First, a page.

Oregano cuttings can be taken from both soft and semi-hardwood stems. Cut a 4-inch stem, strip off the lower leaves, and either plant in a moist soil mix or place in water to root.

Oregano needs full sun to partial shade and well-drained soil. Once rooted and transplanted, it spreads readily and provides a plentiful harvest.

7. Sage: The Savory Herb

Sage propagation is best done in spring. Take a 4-inch cutting from the tip of a healthy stem, remove the lower leaves, and apply rooting hormone. Plant it in a sandy, well-draining potting mix and keep it moist.

Sage prefers sunny locations and doesn’t require much water once established, making it another low-maintenance herb for your garden.

8. Hydrangea: Colorful Blooms

Hydrangeas are propagated from semi-hardwood cuttings taken in late summer. Cut a 5-inch stem below a leaf node, remove the lower leaves, and dip the base into rooting hormone. Plant the cutting in moist potting soil and cover with a plastic bag to retain humidity.

Hydrangeas prefer partial shade and moist, fertile soil. Patience is key, as hydrangeas may take longer to root but reward with beautiful blooms.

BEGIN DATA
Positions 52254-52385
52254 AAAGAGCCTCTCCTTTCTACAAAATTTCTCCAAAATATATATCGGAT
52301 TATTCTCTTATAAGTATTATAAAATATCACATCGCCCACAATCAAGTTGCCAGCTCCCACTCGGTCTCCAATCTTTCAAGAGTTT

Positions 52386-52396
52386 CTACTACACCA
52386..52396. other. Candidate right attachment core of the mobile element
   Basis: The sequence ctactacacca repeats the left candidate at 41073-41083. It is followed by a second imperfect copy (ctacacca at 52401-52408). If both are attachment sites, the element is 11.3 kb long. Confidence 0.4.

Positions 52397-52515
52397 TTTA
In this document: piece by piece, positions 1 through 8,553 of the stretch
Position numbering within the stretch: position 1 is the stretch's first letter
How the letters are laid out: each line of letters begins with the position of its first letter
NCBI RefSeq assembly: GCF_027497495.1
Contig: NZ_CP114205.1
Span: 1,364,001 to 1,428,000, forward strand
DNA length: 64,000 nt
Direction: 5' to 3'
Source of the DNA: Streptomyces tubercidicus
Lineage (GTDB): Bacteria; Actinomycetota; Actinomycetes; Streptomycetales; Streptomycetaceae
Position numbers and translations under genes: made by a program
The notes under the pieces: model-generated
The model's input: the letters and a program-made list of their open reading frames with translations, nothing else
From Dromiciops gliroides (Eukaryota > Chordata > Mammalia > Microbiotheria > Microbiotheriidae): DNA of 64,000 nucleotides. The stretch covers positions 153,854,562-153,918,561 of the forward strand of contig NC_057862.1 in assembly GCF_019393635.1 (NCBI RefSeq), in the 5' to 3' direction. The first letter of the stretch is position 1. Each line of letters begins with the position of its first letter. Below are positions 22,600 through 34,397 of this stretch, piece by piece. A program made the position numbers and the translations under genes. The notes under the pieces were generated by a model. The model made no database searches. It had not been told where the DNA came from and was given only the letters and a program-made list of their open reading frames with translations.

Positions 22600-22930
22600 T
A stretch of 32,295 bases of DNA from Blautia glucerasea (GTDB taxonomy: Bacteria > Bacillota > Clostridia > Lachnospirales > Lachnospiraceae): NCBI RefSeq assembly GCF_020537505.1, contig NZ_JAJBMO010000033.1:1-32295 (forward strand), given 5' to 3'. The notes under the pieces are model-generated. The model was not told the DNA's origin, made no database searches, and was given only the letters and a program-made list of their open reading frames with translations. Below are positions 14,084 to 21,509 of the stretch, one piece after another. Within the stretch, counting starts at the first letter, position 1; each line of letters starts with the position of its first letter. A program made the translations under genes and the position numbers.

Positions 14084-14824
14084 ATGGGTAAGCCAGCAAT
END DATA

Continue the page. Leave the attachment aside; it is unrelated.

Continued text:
9. Geraniums: Bright and Cheerful

To propagate geraniums, take a 4-inch cutting from a healthy stem, remove all but the top few leaves, and dip in rooting hormone.

Plant in a pot with well-draining soil. Geraniums need bright light and moderate moisture. They root easily and are excellent for adding color to your home or garden.

10. Fuchsia: Vibrant Displays

For fuchsias, early summer is the best time for cuttings. Select a young shoot and cut just below the second or third pair of leaves.

Remove all but the top pair of leaves, dip in rooting hormone, and insert into a peat-perlite mix. Keep moist and in indirect light.

Fuchsias thrive in cooler temperatures and partial shade, perfect for hanging baskets or garden borders.

11. African Violet: Delicate Beauty

African violets can be propagated from leaf cuttings. Choose a healthy leaf and cut its stem at a 45-degree angle.

Insert the cut end into a mix of perlite and peat moss, ensuring the leaf itself is not buried. Keep the soil moist and cover the pot with plastic to create a humid environment. Place in indirect light.

Roots and new plants should form at the base of the inserted leaf stem within weeks. African violets prefer warm conditions and indirect sunlight.

12. Jade Plant: Lush Succulent

Jade plants are ideal for beginners because they root easily from cuttings. Snip a 3-5 inch stem and allow it to dry for a couple of days to form a callus.

Plant it in a well-draining sandy soil mix. Water sparingly until roots form, which typically takes about four weeks. Jade plants need bright light and occasional watering, thriving on neglect.

13. Spider Plant: Easy and Airy

Spider plants are extremely forgiving and propagate readily from their “babies” or spiderettes. Cut off a spiderette and place the base in water or directly into soil. If using water, transplant once roots develop.